Oceans degraded by human activities: UN Oceans Special envoy Ambassador Thomson
By Pita Ligaiula in Noumea
Despite improved management and conservation actions, the Pacific Ocean, as all the oceans, is now seriously degraded by human activities due to overfishing, plastic and marine pollution and climate change.
UN Secretary-General’s Special Envoy for the Ocean, Ambassador Peter Thomson in a video message to the Pacific Community workshop on the UN Decade of Ocean Science for Sustainable Development in Noumea said now is the time to act.
“We have to act, and action can only be effective if it is based on sound knowledge informed science. Ocean science can help us to assess the impacts of human activities on ocean health.
“Ocean science is essential to study Pacific currents, their variations, their impacts and their response to climate change. The quest for understanding the greenhouse effect is rallying the scientific community all over the world: marine biologists, oceanographers, modellers, human and social sciences researchers.
“Significant research efforts have been undertaken and they have to be maintained in the future in order to improve our knowledge on the ocean so science can be used to inform policy makers for a sustainable development,” Ambassador Thompson said.
He said the Institute of Research for Development (IRD)’s priorities include the implementation – coupled with a critical analysis – of the sustainable Development Goals (SDGs) adopted by the United Nations in 2015, with the aim of guiding development policies and addressing the major challenges linked to the global, environmental, economic, social and cultural changes that are affecting the entire planet.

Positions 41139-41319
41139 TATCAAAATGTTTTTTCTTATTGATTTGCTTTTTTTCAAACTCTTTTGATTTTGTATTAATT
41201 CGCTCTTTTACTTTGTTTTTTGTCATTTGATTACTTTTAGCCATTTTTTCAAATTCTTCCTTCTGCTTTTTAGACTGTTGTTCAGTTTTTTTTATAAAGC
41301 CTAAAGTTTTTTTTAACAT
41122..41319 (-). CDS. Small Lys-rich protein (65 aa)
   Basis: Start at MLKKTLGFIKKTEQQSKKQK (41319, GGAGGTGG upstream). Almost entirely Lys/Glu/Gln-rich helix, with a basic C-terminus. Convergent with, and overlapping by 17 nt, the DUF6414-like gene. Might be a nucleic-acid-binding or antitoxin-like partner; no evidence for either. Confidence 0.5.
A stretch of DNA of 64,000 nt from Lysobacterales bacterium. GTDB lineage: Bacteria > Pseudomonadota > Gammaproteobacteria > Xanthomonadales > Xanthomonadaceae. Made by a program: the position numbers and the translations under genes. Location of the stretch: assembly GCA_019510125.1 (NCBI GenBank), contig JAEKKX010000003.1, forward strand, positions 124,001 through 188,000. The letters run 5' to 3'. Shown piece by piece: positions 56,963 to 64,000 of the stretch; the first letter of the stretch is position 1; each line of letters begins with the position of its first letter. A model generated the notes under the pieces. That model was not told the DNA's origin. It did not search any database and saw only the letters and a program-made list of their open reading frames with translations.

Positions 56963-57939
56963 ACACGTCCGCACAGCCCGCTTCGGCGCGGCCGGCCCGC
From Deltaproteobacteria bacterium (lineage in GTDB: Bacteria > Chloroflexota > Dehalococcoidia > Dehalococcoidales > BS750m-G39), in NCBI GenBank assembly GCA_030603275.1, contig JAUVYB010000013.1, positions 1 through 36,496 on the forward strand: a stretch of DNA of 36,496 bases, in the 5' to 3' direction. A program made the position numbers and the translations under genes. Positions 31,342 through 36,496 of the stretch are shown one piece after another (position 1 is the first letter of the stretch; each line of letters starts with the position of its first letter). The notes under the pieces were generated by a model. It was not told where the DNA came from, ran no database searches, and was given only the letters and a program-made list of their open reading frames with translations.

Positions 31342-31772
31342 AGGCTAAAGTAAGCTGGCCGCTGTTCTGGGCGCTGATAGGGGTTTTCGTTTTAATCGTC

“These all fall within the scope of a single challenge: our ability to transform our societies in order to live in a better, fairer and more equal world that is respectful of the environment and humans.
“This is the challenge of our future and this why it is so important to design altogether the next
Decade of Ocean science. As a historical partner of SPC, we — at the IRD — are thrilled to contribute to this UN workshop. We look forward to continuing and expanding our collaborations with the regional intergovernmental organisations and scientific partners at the regional and international level to support global ocean sciences and services,” said Ambassador Thompson.
The Pacific Ocean is the largest and deepest. It covers about 46 percent of Earth's water surface, making it larger than all of Earth's land area combined.
“As all the oceans, it stabilises climate, stores carbon, produces oxygen, nurtures incredible biodiversity. It directly supports human well-being through food and energy resources as well as it provides cultural and
recreational services,” said Ambassador Thompson.
Pita Ligaiula’s story has been developed as part of the Pacific Community Workshop on the UN Decade of Ocean Science for Sustainable Development 2021-2030. This was made possible through SPC’s Australian funded Climate and Ocean Support Program in the Pacific (COSPPac). COSPPac works to help translate ocean science that is critical and relevant to the Pacific region to better inform evidence based decision making for our climate and oceans.